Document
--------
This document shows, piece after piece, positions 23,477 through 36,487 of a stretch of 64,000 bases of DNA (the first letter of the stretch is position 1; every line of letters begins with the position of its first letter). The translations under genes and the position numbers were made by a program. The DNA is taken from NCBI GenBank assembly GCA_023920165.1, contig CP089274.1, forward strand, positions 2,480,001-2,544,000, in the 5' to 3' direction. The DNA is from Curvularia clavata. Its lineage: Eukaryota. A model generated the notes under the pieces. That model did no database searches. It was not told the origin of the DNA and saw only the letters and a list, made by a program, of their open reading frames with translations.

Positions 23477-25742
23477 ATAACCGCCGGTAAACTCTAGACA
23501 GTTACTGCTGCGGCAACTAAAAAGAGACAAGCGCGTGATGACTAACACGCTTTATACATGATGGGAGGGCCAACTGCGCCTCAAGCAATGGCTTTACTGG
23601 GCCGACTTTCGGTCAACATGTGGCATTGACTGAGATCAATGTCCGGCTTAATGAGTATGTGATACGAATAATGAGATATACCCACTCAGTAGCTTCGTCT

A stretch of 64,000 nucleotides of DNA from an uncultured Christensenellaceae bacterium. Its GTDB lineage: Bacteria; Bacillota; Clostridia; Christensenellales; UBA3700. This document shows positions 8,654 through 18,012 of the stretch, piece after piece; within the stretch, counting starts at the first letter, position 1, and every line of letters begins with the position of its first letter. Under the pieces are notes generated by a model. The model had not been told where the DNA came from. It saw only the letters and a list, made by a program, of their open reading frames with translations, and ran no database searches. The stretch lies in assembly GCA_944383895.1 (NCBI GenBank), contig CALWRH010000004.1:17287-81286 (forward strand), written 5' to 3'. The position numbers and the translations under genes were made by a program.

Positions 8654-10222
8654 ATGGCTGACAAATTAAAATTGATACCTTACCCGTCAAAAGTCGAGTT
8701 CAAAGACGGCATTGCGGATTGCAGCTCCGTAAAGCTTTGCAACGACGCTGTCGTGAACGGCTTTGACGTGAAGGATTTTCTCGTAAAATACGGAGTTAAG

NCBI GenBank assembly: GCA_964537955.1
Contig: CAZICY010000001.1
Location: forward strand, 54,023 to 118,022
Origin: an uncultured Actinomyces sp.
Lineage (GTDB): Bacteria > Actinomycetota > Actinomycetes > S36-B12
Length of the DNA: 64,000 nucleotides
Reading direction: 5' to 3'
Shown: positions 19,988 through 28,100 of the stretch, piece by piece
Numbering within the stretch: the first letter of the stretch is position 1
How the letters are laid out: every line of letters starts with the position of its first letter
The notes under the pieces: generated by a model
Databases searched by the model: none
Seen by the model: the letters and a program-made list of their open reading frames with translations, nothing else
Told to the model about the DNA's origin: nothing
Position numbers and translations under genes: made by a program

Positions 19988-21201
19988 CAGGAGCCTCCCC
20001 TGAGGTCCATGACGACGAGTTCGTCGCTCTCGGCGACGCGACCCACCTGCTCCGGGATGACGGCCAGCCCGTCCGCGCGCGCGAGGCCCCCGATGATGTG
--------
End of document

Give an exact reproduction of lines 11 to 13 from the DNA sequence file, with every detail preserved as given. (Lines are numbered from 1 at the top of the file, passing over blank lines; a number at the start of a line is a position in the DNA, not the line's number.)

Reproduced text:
Contig: CAZICY010000001.1
Location: forward strand, 54,023 to 118,022
Origin: an uncultured Actinomyces sp.